WASHINGTON — A House draft of the fiscal 2024 defense policy bill would require the Army secretary conduct an analysis for determining which systems could store and distribute electric power on the battlefield.

The service’s reliance on battery-powered capabilities to manage daily operations is increasing. Soldiers need batteries to, for example, operate the Samsung-based Nett Warrior situational awareness system, and to keep command posts and operations centers running.

The Army is also moving toward using electric vehicles on the battlefield and alternative energy power sources for its facilities and bases. The Army’s climate strategy released in early 2022 lays out a plan to field hybrid tactical vehicles by 2035 and moving to all-electric tactical vehicles by 2050.

To get there, the Army told Defense News in the spring of 2022, it was preparing its first-ever operational energy strategy, expected by the end of the year. No such strategy has materialized.

According to legislation proposed by the House Armed Services Committee’s readiness panel, the Army would have one year to conduct its analysis of alternatives following enactment.

“The Secretary shall develop study guidance under which such an analysis is required to include for consideration as such potential alternatives to the full range of military commercially available capabilities for the storage and distribution of electric power,” the draft legislation states.

For each alternative examined, the legislation reads, the Army should include per unit cost, mobility levels, the ability to store and distribute electric power necessary for charging soldier-worn devices, the ability to store or distribute power through a network or microgrid for tactical command posts, and any other capabilities needed to meet operational requirements.

Once the analysis is complete, the Army secretary will have 90 days to deliver it to congressional defense committees. The report should include the full range of capabilities considered and an assessment of the types of analysis used to determine costs and benefits.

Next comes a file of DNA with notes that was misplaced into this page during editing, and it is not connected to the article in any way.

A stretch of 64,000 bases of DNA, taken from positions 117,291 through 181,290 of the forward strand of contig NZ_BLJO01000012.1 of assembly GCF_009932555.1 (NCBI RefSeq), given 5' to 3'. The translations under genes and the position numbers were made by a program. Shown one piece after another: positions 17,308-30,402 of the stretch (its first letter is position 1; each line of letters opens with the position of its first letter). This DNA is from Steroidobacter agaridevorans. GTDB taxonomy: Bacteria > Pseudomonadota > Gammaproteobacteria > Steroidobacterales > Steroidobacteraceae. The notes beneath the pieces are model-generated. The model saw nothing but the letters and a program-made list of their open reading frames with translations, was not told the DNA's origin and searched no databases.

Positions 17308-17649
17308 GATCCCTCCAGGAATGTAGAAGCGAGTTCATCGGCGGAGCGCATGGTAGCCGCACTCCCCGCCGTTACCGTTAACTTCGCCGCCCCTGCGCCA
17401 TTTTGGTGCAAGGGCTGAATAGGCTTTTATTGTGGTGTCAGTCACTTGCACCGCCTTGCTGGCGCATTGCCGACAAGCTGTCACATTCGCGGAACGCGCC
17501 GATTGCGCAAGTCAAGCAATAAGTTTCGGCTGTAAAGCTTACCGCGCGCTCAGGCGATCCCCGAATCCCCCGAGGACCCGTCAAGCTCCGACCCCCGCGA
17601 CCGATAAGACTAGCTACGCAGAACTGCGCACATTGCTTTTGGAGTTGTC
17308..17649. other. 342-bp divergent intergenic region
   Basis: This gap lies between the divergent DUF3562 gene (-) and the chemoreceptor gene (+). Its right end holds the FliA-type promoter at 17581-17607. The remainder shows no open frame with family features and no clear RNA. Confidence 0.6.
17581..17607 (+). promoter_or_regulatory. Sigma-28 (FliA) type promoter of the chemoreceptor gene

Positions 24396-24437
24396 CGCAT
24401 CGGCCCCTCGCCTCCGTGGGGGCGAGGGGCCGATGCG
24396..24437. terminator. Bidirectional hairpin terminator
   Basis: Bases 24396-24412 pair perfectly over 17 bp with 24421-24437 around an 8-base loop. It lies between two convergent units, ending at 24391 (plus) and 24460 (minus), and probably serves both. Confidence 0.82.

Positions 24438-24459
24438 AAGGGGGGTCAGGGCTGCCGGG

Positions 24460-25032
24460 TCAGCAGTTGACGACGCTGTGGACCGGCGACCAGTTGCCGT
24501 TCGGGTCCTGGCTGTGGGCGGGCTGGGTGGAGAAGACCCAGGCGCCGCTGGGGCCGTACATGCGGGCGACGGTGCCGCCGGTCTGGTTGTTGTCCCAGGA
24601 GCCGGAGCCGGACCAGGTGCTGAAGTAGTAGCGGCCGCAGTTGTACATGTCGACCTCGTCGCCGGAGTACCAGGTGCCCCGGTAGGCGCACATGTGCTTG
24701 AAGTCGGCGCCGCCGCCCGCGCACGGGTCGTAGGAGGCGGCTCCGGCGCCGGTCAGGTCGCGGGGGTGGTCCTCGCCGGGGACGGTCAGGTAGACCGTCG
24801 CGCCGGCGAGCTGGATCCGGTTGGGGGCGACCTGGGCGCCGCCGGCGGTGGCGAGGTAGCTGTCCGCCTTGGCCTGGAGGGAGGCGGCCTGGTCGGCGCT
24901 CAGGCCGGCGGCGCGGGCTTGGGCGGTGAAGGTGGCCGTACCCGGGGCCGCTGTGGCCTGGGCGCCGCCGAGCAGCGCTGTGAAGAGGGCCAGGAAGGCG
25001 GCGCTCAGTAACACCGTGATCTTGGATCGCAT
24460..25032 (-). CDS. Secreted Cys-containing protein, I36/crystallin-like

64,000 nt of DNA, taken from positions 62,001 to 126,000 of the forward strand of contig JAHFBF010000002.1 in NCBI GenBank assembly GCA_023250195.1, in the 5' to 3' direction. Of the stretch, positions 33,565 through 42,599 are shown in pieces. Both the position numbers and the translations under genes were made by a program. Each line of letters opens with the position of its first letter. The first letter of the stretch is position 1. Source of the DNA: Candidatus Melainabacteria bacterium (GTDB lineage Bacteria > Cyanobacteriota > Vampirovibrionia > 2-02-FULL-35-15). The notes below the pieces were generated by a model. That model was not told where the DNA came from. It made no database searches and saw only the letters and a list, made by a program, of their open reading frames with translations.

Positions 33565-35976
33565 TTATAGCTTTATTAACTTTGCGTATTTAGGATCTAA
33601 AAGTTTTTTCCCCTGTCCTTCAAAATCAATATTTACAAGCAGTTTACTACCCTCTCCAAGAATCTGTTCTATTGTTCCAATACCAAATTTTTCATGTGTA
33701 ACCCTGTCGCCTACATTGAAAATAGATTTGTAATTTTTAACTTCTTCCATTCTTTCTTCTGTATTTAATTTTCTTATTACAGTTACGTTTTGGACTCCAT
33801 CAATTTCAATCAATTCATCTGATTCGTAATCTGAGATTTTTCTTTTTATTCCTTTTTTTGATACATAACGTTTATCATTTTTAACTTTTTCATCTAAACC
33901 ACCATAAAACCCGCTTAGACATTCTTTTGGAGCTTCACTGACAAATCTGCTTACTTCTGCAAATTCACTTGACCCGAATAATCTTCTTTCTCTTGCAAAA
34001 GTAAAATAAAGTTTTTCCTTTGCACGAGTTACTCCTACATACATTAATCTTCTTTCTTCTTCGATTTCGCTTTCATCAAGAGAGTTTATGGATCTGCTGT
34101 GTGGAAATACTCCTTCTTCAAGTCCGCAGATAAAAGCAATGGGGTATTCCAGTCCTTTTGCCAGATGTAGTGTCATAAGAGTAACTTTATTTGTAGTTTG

The report should also lay out concerns with prospective options related to “acquisition, operational requirements or user communities,” the draft legislation states, to include cost, capabilities and interoperability with existing or planned systems.

The proposed legislation would push the service to map out how it manages and distributes power in operations across the battlefield and to consider existing technology that could strengthen that logistics tail — from longer-lasting, lighter batteries to trailer-sized chargers to microgrids.

Industry has been busy coming up with ways to answer the call to support an ever-increasing electric-powered battlefield.

Oshkosh has developed a hybrid version of the Joint Light Tactical Vehicle; and the Army’s new JLTV-maker, AM General, will also be expected to deliver the capability when the Army decides to move out on a requirement. Teams designing concepts for the Optionally Manned Fighting Vehicle that will ultimately replace the Bradley infantry fighting vehicle are also incorporating hybrid capability.

Companies developing microgrids like Schneider Electric, which built one that powers Marine Corps Air Station Miramar, are showing interest in the Army’s push to use the technology at installations and on the battlefield.

Plasan North America has spent the last year pitching its All-Terrain Electric Mission Module. The ATeMM is a single platform that solves a variety of power capability and logistics issues, including attaching to a vehicle and converting it into a hybrid platform, serving as a supplemental generator to power command posts, or acting as a mass mobile charging station for conformable wearable batteries.

The Army has made some headway engaging with industry over the past few years. For example, the service’s Combat Capabilities Development Command’s Ground Vehicle Systems Center has hosted electrification forums across the U.S., asking companies whether they were focused on how to recharge in an austere environment, Michael Cadieux, the center’s director, told Defense News last year.

At first, industry didn’t raise their hand, but now there has been a significant shift, Cadieux said at the time. Industry is “coming to the table and engaging with us, saying … they have something that [they] think is a unique product or capability and it starts to address or get at tactical recharging.”

Jen Judson is an award-winning journalist covering land warfare for Defense News. She has also worked for Politico and Inside Defense. She holds a Master of Science degree in journalism from Boston University and a Bachelor of Arts degree from Kenyon College.

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